Auckland Women’s Political League

1894 – 1925

Auckland Women’s Political League

1894 – 1925

Theme: Political

This essay written by Raewyn Dalziel was first published in Women Together: a History of Women's Organisations in New Zealand in 1993.

The Auckland Women's Political League (AWPL) was the successor to the local Franchise League, introduced to Auckland from Dunedin by Harriet Morison in June 1892 and taken up by Amey Daldy, the Auckland suffrage superintendent for the Women’s Christian Temperance Union (WCTU), and Annabel Knight, another prominent suffragist. The Franchise League campaigned for the full enfranchisement of women, interpreted by some as the right to vote and by others as the right to vote and to sit in Parliament. Once the vote was won, the league dissolved and re-formed in January 1894 as the Auckland Women's Political League. It survived longer than any of the other organisations arising immediately out of the suffrage campaign, becoming in 1925 a branch of the Labour Party.

The objects of the league, presided over by Daldy, were the election of honest, moral men to Parliament and other public office, the political education of women, the reform of marriage, divorce and custody laws, the elimination of social vice, and the retention of free, compulsory education. Membership was open to women of 'all classes, creeds and conviction'.

Auckland War Memorial Museum Tamaki Paenga Hira,HQ1831(4)-AWPL.

Cover of early Auckland Women's Political League pamphlet. (See pamphlet on Te Ara)

Within a year the league foundered when Daldy opposed the Liberal government's resumption of overseas borrowing and insisted that the league separate itself from party politics. Consequently the league split and the secretary, Eliza Collings, left, along with 60 other members, to form the Auckland Women's Liberal League (AWLL).

The AWPL supported women's rights issues such as the repeal of the Contagious Diseases Act and the right of a wife to half her husband's wage, but opposed many of the liberal trends in social policy. It regarded old age pensions as an impost on the prudent to benefit the improvident, and thought people who had been in prison or a public benevolent institution had forfeited the right to vote.

Amey Daldy was the mainstay of the league through the 1890s, holding the offices of president 1892-99 and 1900 and secretary 1899-1905. She represented the league at the inaugural meeting of the National Council of Women (NCW) and, in 1898, became the NCW's national president. By 1905 Daldy, aged 75, was no longer up to running the league and its monthly meetings ceased.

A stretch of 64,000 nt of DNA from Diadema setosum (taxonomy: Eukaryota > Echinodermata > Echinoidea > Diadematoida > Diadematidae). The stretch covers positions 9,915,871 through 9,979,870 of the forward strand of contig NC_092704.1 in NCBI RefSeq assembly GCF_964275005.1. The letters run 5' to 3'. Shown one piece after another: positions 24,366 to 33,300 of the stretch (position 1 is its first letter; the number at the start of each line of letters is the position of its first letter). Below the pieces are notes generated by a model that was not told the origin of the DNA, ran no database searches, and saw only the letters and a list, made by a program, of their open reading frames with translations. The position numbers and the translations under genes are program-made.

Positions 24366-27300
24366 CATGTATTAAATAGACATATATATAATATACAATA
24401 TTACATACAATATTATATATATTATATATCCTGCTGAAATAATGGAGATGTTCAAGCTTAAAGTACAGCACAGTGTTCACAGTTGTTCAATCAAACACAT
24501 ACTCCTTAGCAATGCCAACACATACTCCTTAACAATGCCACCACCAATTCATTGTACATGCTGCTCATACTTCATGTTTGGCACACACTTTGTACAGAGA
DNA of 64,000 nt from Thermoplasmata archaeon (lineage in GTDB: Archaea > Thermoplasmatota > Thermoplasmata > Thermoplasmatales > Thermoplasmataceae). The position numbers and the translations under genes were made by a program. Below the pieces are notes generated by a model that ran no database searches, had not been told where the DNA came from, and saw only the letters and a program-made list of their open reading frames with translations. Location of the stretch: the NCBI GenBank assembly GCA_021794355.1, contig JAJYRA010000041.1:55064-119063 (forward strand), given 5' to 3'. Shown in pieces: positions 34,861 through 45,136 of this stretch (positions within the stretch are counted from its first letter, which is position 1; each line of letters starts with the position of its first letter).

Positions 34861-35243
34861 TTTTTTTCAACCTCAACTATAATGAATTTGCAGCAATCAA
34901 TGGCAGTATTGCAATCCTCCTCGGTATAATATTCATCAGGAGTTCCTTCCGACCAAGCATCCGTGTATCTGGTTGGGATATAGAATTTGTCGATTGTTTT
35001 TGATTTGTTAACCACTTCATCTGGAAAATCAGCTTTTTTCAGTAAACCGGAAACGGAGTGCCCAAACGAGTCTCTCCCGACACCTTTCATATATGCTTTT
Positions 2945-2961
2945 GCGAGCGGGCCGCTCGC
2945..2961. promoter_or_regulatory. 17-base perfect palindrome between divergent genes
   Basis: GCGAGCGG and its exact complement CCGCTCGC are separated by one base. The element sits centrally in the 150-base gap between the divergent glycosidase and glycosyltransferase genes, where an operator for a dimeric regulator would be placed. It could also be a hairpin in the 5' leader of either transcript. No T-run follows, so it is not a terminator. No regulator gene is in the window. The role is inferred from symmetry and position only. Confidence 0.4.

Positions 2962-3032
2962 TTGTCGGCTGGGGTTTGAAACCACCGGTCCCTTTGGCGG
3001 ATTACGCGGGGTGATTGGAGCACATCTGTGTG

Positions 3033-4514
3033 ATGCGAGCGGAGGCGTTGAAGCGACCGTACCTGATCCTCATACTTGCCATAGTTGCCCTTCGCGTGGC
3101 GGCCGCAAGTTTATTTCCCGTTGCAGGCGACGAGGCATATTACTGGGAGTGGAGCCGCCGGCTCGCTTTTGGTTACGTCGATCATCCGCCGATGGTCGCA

Two years later, in April 1907, the AWPL was revived with a new president, Clementine Kirkby, and a new secretary, her sister Emily Gibson. The widowed Kirkby had emigrated to New Zealand with her children in 1891. She had formerly been a member of the AWLL and treasurer of the NCW. Gibson, a trained compositor and proof-reader, had also attended NCW conventions, receiving considerable publicity in 1899 when she advocated the unionisation of domestic servants. The AWPL was, however, the main springboard for the political careers of both Kirkby and Gibson. Gibson was secretary 1907-13 and 1914-17, and corresponding secretary through the 1920s.

Before World War I the league's main interests were the cost of living, women's rights and social purity. It supported the right of women teachers to equal pay and opposed the importing of workers, whether British nurses or Asian labourers. Watching the morals of the nation, it demanded that the age of consent be raised, that hotels be closed on Saturday afternoons, that pulp fiction be banned, and that women 'of feeble mind' who bore children be sent to 'farm colonies'. The league also opposed compulsory military service, and when war broke out it protested against the dispatch of troops to Europe, arguing that they should be kept at home to defend New Zealand.

The league regularly advocated women's entry into Parliament, maintaining in 1915 that, if women 'who are the chief sufferers by war' were legislators, 'warfare would soon give way to peaceful arbitration'. [1] It also agitated for the appointment of women police, justices of the peace and jurors.

The league was a small group, with never more than about 35 members in the 1900s. In September 1916 it affiliated to the newly formed Labour Party, and in May 1918 amalgamated with the Women's International League. The combined organisations became known as the Women's International and Political Leagues, and operated as the New Zealand section of the Women's International League for Peace and Freedom. The leagues went into recess in September 1919, re-emerging in December 1920. In the early 1920s they became increasingly radical, stating their objects as the support of 'true internationalism, anti-militarism and the interests of working class women'. [2] Delegates attended Labour Party conferences, and in April 1923 Mollie Lee, wife of Labour MP John A. Lee, was elected president of the leagues. In June 1925 a resolution to become the Auckland Women's Branch of the New Zealand Labour Party was carried unanimously. Amey Daldy would have been shocked.

Notes

[1] AWPL minutes, 10 June 1915.

[2] New Zealand Labour Party Auckland Women's Branch minutes, 7 April 1921.

Unpublished sources

Auckland Women's Political League minutes and other records. 1892-1916. MSS & Archives 2009/6. Special Collections, University of Auckland Libraries and Learning Services. https://archives.library.auckland.ac.nz/repositories/2/resources/850

Dreaver, K. R., 'Women's Suffrage in Auckland 1885-1893', MA research essay, University of  Auckland, 1985

New Zealand Labour Party Auckland Women's Branch minutes 1917-1925, ATL.

Woods, Helen, '"A House divided against itself cannot stand"', MA research essay, University of Auckland, 1983 

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